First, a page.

My apologies to Paul for holding on to this interview for so long. Maybe he will allow for a newer updated version after Europe 2013. Currently the band is Smith, Holliday, Craig Nichols, and Derek Gullet. 

Current Tour dates 2013:

  • 03.17.2013: USA-San Antonio,Texas, Nightrocker
  • 03.22.2013: USA-Detroit, Michigan, Corktown Tavern
  • 03.23.2013: USA-Lima,Ohio, Avalon Bar
  • 04.16.2013: USA-Cincinnati,Ohio, Motr Pub
  • 04.18.2013: D-Düsseldorf, The Tube
  • 04.19.2013: B-Gerouville, The Paradise
  • 04.20.2013: D-Freiburg, Rängtengteng
  • 04.21.2013: CH-Solothurn, Kofmehl
  • 04.22.2013: F-St.Etienne, T-Bird Lounge
  • 04.23..2013: F-Lyon, Trokson
  • 04.24.2013: F-Bordeaux, Saint Ex
  • 04.26.2013: F-Montpellier, Le Mojomatic
  • 04.28.2013: I-Tortona, KM0
  • 04.29.2013: I-Bucine (Arezzo), Specter Club
  • 04.30.2013: I-Florence, Tender Club
  • 05.01.2013: I-Loreto (AN), My May Festival
  • 05.02.2013: I-Marina di Montemarciano, Chalet Beach
  • 05.03.2013: SI-Ilirska Bistrica, MKNZ
  • 05.04.2013: SI-Maribor, MC Pekarna
  • 05.05.2013: HU-Székesfehérvár, Pucok Undergr. Club
  • 05.06.2013: A-Vienna, Arenabeisl
  • 05.08.2013: D-Töging, Silo 1
  • 05.09.2013: D-Tübingen, Epplehaus
  • 05.10.2013: D-Kassel


Pertinent Links:

Dumbell Official

Dumbell on Facebook

Dumbell on Twitter

Saturday, March 16, 2013

Item 9 and the Mad Hatters: The Chronic Illness

The Chronic Illness: Freshly Baked (Earthtones Studios) 

Not since Blood Sugar Sex Magic have I heard a funk album with this much attitude.

Item 9 and the Mad Hatter's latest CD, The Chronic Illness: Freshly Baked is a heavy exhalation compared to their previous release, Old Style. In the time in between the two recordings, the band had obviously spent more time playing together because with this latest release they are much tighter musically, a bit more daring vocally, and overall a helluva lot more funky.

Don't get me wrong, Old Style was a good record. But The Chronic Illness: Freshly Baked is Old Style and  say... three or four shots of purple Mad Dog. Plus about two rips from the Graffix.

Press photo from their website
(Click to enlarge.)
Iowa City has a rich tradition of producing prominent funk bands, from Funk Farm and Captain Barney from the '80s, to Dagobah in the '90s to modern bands like Zeta June and Dead Larry. Item 9 falls right in place with these guys, and have become a prominent part of the funk evolution that has occurred in eastern Iowa.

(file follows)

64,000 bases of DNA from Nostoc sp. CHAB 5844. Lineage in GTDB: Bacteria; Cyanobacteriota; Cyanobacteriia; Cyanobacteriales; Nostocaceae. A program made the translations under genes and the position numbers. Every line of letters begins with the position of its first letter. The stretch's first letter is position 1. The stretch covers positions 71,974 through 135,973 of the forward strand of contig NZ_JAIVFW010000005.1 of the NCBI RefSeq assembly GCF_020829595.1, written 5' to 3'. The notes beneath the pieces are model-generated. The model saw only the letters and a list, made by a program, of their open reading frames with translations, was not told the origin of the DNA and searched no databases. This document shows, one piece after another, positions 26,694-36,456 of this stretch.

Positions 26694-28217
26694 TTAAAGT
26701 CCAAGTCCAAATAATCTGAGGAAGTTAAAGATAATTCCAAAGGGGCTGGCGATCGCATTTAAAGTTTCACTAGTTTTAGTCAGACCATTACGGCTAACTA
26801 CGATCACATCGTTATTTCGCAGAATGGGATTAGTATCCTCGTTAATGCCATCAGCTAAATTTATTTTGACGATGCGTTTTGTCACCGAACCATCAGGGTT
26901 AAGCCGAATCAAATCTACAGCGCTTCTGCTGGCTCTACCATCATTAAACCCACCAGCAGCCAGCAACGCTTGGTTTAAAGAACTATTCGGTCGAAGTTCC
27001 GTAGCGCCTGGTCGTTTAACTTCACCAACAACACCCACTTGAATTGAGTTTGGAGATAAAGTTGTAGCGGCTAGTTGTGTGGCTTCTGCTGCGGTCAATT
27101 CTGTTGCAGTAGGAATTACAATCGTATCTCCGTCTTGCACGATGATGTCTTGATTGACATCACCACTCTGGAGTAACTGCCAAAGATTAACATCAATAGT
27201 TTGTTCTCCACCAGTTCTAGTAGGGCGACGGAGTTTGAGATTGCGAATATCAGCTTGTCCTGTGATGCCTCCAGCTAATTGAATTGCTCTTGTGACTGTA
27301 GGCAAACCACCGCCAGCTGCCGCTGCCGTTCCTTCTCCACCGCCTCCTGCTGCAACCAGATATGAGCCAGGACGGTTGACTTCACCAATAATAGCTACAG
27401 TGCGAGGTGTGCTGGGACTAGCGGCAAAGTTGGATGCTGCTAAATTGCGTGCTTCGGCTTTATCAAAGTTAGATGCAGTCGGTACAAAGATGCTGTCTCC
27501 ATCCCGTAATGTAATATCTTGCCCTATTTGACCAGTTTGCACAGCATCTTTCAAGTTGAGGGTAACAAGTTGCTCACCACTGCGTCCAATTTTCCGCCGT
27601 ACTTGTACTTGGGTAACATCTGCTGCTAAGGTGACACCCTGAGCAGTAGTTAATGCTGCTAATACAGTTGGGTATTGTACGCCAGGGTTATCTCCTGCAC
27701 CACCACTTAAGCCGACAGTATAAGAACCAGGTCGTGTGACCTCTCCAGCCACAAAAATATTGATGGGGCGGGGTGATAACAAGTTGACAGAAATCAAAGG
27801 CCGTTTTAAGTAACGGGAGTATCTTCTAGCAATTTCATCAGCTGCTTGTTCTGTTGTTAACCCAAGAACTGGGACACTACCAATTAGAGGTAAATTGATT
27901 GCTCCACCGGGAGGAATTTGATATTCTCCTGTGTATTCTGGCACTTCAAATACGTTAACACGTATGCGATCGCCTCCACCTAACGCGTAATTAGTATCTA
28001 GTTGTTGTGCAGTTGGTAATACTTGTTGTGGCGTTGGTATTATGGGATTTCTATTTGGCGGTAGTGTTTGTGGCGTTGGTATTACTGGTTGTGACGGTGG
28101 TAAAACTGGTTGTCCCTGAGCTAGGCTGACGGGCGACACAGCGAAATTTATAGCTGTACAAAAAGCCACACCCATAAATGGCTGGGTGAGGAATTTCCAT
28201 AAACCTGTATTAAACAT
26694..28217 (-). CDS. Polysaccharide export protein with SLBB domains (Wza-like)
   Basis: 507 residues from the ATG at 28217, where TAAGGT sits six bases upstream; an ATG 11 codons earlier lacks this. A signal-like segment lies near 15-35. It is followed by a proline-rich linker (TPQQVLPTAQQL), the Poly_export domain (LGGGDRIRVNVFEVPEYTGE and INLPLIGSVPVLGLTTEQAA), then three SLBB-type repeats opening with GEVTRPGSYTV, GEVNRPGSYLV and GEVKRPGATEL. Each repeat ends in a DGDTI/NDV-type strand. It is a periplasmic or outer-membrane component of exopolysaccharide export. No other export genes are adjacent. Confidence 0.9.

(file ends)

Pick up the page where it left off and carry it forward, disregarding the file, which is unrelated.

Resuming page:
The album starts off with "The Queens," a rapid fire mental intrusion that seems to fire a warning shot that this indeed is a step above Old Style. Adam Maxwell's vocals almost take you by surprise with his Danny Joe Brown-esque throatal assault. The guitars are solid, the drums are better than average, and the bass is ridiculous. The foundation to any good funk album is a ridiculous bass player, and these cats have that with Amo Montgomery. I am always amazed at the fluency at which the great bass players play their instruments, and Montgomery meets that protocol. He's all over the place, in a way that is expected within the funk genre. Along with Rob Abrams' precise drum playing, Montgomery delivers a snappy backbone to the band's attitude-driven sound.

The attitude is evident in the music, but mostly in Maxwell's vocal delivery. The lyrics are delivered with an intensity that causes the listener to take a break from breathing, as if  he or she is waiting for a chance to exhale. His rapid fire delivery is impressive enough, the fact that he lays down the rhymes without stumbling  is mind bending.

The guitar work on the album is sharp and clean, dirty and mean. Pete Lower and Matt Bryks trade barbs back and forth, reading off of each other like a crispy audio reflection. Funk is especially good when it's greasy AND sticky, a combination that seemingly contradicts itself, but is somehow pulled off by these two young axe slingers.

Item 9 and the Mad Hatters live recently at the Hull Avenue Tap
(Photo by Bigfoot Diaries, click to enlarge.)
The entire album works this way, from the opening track to the final one, all of which make a freewheeling statement about the band's passive attitude when it comes to social interaction, enjoying fine drink, and passing the glow stick. The Chronic Illness: Freshly Baked is about good times and enjoying life only as one can while they are still young enough to do so, before all the heavy shit comes down later in life. 

As a man who is already old enough to be dealing with the heavy shit, I can certainly get behind that. 

I caught these guys live at the Hull Avenue Tavern in Des Moines about a  month ago. Simply put, these guys are a must see live band if they come to your area. I'm not going to say that they are one of those bands that one must see live to appreciate, because the Chronic Illness: Freshly Baked clearly stands on it's own. But  I will say that when they do play live the energy that they create is fantastic, and much like their record, their stage performance is all about the party. I've rarely seen an audience having so much fun at a gig.


Pertinent Links:

Item 9 and the Mad Hatters Official

Item 9 and the Mad Hatters Facebook